On November 15, in an open casket draped with the American flag, Island activist and resident Jim Bates was laid to rest before more than 120 people in a Hope Church Roosevelt Island service, a church that he helped found. With his passing, Bates leaves behind wife Belen, a seamstress, as well as a strong legacy of advocacy and faith.
A veteran of the United States Coast Guard, Bates passed away on Veteran’s Day after losing his battle with pancreatic cancer. In addition to his work in the church, he was also a president of the Roosevelt Island Disabled Association (RIDA), a member of the Roosevelt Island Residents Association (RIRA) Common Council representing Manhattan Park’s 2-4 River Road building, and the kinetic energy behind the FDR Hope Memorial Committee, which has worked to erect a memorial celebrating FDR’s accomplishments within the context of his disability. For several years, Bates delivered The Main Street WIRE to all of Roosevelt Landings’ 1002 apartments, using his electric scooter as a speedy delivery vehicle.
Jim Bates with wife Belen.
“Everyone knew he was super-rough around the edges and, at the same time, everyone knew that he loved them,” said Lead Pastor of Hope Church Roosevelt Island, Dan Sadlier. Sadlier credits Bates for ensuring the church reflected the unique population and diversity of Roosevelt Island. “There was no way it would be that type of culture if not for Jim,” he says “It would have been a lot of young professionals if not for Jim.” Sadlier characterizes Bates as someone who was motivated by his faith, yet was able to work alongside a lot of people with different beliefs. “That’s hard to come by.”
In fact, Bates had been part of the first Hope Church in Astoria in 2013. “He was there for about six months before talking about wanting one on the Island,” Sadlier recounts. “Part of that was because he couldn’t invite any of his friends, because most churches are not accessible. Jim was one of two people that left Astoria’s church to help me start the one here on the Island.”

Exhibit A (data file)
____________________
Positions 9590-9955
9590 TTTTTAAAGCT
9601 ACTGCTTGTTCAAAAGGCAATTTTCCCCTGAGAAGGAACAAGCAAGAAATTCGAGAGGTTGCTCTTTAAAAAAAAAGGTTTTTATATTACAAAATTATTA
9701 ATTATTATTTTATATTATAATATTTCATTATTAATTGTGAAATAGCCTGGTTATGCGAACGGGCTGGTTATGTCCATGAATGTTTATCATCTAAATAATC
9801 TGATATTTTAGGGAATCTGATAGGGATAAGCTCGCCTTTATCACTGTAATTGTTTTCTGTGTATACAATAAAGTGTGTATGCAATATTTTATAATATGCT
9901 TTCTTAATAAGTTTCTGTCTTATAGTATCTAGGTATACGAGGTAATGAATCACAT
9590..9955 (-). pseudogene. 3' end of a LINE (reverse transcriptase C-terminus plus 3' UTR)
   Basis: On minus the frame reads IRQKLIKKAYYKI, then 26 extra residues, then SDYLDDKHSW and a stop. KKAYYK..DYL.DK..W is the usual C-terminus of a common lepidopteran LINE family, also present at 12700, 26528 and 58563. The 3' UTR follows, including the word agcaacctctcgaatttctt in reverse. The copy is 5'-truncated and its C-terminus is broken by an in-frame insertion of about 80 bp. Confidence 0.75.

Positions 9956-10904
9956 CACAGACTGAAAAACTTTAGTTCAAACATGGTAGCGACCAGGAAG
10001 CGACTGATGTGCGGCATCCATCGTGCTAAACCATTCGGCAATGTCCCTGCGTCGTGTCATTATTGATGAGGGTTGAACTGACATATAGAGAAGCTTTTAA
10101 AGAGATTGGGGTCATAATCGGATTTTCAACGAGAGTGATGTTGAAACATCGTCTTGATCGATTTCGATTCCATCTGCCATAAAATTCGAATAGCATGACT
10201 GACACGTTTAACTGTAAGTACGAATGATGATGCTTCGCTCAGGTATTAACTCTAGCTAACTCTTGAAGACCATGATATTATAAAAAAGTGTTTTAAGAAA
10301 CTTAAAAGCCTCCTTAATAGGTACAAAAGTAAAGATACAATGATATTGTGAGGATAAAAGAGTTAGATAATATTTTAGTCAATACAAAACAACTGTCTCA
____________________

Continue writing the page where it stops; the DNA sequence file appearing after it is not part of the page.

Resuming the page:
Bates served as a vocal advocate for those living with disabilities. After church, at their after-service dinners, Sadlier recalls, “Jim is the guy who would roll into [the] big dinners we would have and say, ‘Dan, move this table and these chairs; this is not accessible,’” says Sadlier.
Sande Elinson, of the Roosevelt Island Garden Club, says that Bates’s advocacy in 2014 was responsible for encouraging more Islanders with disabilities to take advantage of the garden's six handicapped-accessible garden plots, all raised. Today, they are all in use by someone living with a disability. Ultimately, Bates had to give his away so someone else could have it. Now, the group has their first ‘enabled’ person on their board. Elinson says, “It was all Bates.”
Bates’ advocacy inspired him to lead efforts to build a memorial on Roosevelt Island depicting President Franklin D. Roosevelt in a wheelchair. (RIDA protested the Louis Kahn FDR Four Freedom Park design for not portraying President Roosevelt’s disability.)
The completed FDR Hope Memorial will show President Roosevelt in a wheelchair greeting a young girl as she approaches him. She holds both her crutches under one arm, and their hands are close to touching. It’s a moment created to capture FDR’s can-do, can-overcome spirit as it is shared with a young polio victim. The sculptor, Meredith Bergmann, has drawn inspiration from FDR herself and admits to feeling his spiritual presence while she works. The project’s website is fdrhopememorial.org.
A model of the FDR Hope Memorial that will be placed in Southpoint Park. Credit: Fdrhopememorial.org
“Hope was a very meaningful idea for Jim,” said Marc Diamond, chair of the FDR Hope Memorial Committee. “It was Jim who named the FDR Hope Memorial. The scene that the artist has depicted in the sculpture was inspired in part by Jim’s great ability to broadly express grand themes and, in part, simply by the name he gave to the memorial. The hope and inspiration that people will feel when they visit the memorial is very much Jim’s hope and inspiration.”
RIRA President Jeff Escobar described Bates as “one of our most beloved colleagues ... community member, leader, advocate, and stalwart supporter of life on Roosevelt Island. Words cannot begin to express the sadness and sorrow all of us on Roosevelt Island feel at this loss.”